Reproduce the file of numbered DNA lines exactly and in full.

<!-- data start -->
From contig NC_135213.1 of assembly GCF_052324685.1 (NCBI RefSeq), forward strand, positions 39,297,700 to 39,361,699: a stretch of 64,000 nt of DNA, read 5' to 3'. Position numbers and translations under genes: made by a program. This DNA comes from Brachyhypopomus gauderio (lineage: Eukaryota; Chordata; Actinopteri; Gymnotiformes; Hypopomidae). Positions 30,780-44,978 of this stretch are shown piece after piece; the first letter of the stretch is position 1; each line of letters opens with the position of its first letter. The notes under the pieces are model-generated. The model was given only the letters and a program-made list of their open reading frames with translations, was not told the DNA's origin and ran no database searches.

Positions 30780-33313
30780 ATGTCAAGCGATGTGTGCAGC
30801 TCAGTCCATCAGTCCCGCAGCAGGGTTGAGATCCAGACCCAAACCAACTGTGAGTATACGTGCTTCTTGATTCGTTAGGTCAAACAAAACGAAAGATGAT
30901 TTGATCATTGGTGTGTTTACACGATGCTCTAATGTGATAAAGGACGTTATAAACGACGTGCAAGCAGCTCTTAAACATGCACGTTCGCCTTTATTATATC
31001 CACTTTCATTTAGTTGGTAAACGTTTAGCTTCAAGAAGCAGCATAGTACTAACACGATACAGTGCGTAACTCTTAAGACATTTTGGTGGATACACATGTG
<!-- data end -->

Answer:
From contig NC_135213.1 of assembly GCF_052324685.1 (NCBI RefSeq), forward strand, positions 39,297,700 to 39,361,699: a stretch of 64,000 nt of DNA, read 5' to 3'. Position numbers and translations under genes: made by a program. This DNA comes from Brachyhypopomus gauderio (lineage: Eukaryota; Chordata; Actinopteri; Gymnotiformes; Hypopomidae). Positions 30,780-44,978 of this stretch are shown piece after piece; the first letter of the stretch is position 1; each line of letters opens with the position of its first letter. The notes under the pieces are model-generated. The model was given only the letters and a program-made list of their open reading frames with translations, was not told the DNA's origin and ran no database searches.

Positions 30780-33313
30780 ATGTCAAGCGATGTGTGCAGC
30801 TCAGTCCATCAGTCCCGCAGCAGGGTTGAGATCCAGACCCAAACCAACTGTGAGTATACGTGCTTCTTGATTCGTTAGGTCAAACAAAACGAAAGATGAT
30901 TTGATCATTGGTGTGTTTACACGATGCTCTAATGTGATAAAGGACGTTATAAACGACGTGCAAGCAGCTCTTAAACATGCACGTTCGCCTTTATTATATC
31001 CACTTTCATTTAGTTGGTAAACGTTTAGCTTCAAGAAGCAGCATAGTACTAACACGATACAGTGCGTAACTCTTAAGACATTTTGGTGGATACACATGTG